Tennova Healthcare Celebrates National Midwifery Week

September 29, 2017 Written by Knoxville Chamber

KNOXVILLE, TN (September 29, 2017) – National Midwifery Week is October 1–7, and Tennova Healthcare is marking the occasion by educating the community on what it means to choose a nurse midwife for a hospital birth.
“For centuries, midwives have been attending births in cultures all over the world,” said Leonard A. Brabson, M.D., an obstetrician and gynecologist with Tennova Healthcare. “Today, there are a growing number of midwives who are registered nurses with master’s degrees. They work side-by-side with doctors to provide personalized care and counseling throughout pregnancy, labor, delivery and the postpartum period.”
While obstetricians and gynecologists are still the go-to professionals for most infant deliveries in the United States, midwife-attended births are growing in popularity. Additionally, the majority of those births now occur in hospitals.
In the U.S., there are two categories of midwives: nurse midwives, who are trained in both nursing and midwifery; and lay midwives, who are not necessarily nurses before they train to become midwives. 
“Currently, we have four nurse midwives at Physicians Regional Medical Center,” Dr. Brabson said. “And I anticipate the number will grow to meet the wants and needs of women in this community.” Dr. Brabson has delivered more than 15,000 babies in his 40-year career. His medical practice—Women’s Health Specialists and St. Mary’s Birth and Midwifery Center—includes these certified nurse midwives: Blair Hicks Terrill, CNM; Sarah Key Wiklund, CNM; Manola McCain, CNM; and Hannah Proctor, CNM.
A certified nurse midwife (CNM)—such as those employed by Tennova—is a registered nurse who has graduated from an accredited midwifery education program and has passed a national certification examination. Lay midwives, also known as certified professional midwives (CPM), are able to assist with out-of-hospital births. They do not receive the same education or professional training as CNMs.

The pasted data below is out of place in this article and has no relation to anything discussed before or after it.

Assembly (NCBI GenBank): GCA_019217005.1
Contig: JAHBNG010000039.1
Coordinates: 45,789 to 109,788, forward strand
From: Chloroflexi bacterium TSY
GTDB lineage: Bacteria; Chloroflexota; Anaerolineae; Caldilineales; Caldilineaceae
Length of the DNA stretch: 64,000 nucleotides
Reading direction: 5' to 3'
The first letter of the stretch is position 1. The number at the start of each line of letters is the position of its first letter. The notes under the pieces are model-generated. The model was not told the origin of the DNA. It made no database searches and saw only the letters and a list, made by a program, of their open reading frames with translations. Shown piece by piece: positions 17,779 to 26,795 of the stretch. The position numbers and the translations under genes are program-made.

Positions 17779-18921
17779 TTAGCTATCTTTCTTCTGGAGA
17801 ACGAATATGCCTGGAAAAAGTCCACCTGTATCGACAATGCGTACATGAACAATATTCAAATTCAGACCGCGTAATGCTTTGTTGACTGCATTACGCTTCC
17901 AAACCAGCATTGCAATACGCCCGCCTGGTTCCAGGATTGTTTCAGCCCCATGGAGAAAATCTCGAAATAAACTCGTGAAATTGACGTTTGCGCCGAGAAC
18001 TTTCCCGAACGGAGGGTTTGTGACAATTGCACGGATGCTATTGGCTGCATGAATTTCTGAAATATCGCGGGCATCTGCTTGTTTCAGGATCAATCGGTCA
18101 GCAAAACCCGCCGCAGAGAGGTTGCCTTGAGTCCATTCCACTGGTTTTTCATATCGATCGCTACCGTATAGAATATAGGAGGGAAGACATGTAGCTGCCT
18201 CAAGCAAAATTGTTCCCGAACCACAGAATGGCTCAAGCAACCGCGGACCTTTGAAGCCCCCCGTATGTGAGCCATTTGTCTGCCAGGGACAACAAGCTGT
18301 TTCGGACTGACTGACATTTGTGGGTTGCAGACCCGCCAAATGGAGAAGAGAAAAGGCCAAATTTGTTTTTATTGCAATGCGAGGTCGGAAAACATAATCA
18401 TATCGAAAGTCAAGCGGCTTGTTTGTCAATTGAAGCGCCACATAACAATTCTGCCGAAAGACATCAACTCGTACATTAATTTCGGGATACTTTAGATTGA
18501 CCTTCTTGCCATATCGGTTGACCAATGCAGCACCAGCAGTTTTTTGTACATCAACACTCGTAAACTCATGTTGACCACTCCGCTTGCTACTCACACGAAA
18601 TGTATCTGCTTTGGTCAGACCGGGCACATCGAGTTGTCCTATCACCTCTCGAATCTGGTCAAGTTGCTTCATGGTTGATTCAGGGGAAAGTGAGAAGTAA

“The majority of CNMs earn bachelor’s degrees in nursing, work as registered nurses—often in labor and delivery units at hospitals—and then choose to go back to school for a two- or three-year master’s degree program in midwifery,” Dr. Brabson said.
According to the most recent numbers from the American College of Nurse-Midwives, the majority of midwife-attended births occur in hospitals (94.2 percent), while the remaining take place in homes or freestanding birth centers. In the Knoxville area, Physicians Regional Medical Center is the only hospital where women can experience a midwife-attended birth.
More and more women are choosing to give birth with the support of a nurse midwife,” Dr. Brabson said. “In fact, since 1989—the first year that CNM statistics were collected—the percentage of CNM-attended births has risen annually. In 2013, for example, midwives attended approximately 8 percent of all hospital births.”
But what exactly is the role of a nurse midwife? “The term ‘midwife’ literally translates to ‘with woman,’” Dr. Brabson said. “Essentially, CNMs are trained to monitor the physical, psychological and social well-being of the mother throughout the pregnancy, labor and delivery. They provide individual prenatal care, education and counseling. They give continuous hands-on support during labor. And they also assist with postpartum mother and baby care as well as lactation assistance, if needed.”
CNMs may minimize the use of technological and drug-related interventions as well. Although many patients will ask for and get epidurals, other methods to manage pain will likely be encouraged first, such as water labor, massage or acupressure techniques.
At Physicians Regional Medical Center, women can work with both midwives and doctors to ensure that the delivery is both safe and comfortable, depending on the mother’s medical history and pregnancy course. “For those who elect midwifery care, a risk assessment is done at the first prenatal visit and this process is on-going as the pregnancy progresses. If complications arise during pregnancy or childbirth, the CNMs will consult with me or another physician colleague,” Dr. Brabson said.
“Of course, not all pregnancies go as smoothly as planned,” he added. “Sometime, a C-section delivery may be indicated for the mom or baby’s health. In these cases, the midwife will accompany the woman to the operating room and remain with her for support. A CNM will resume care post-operatively to facilitate bonding and early initiation of breastfeeding.”
In addition to attending births, Tennova’s nurse midwives provide a wide range of women’s health services, such as annual exams, nutrition counseling, parenting education and reproductive health visits. Although the focus is typically on pregnancy and childbirth, the CNMs are medically trained to care for women and girls from adolescence though menopause and beyond.
For more information about midwifery services at Tennova Healthcare, call 1-855-TENNOVA (836-6682) or visit Tennova.com.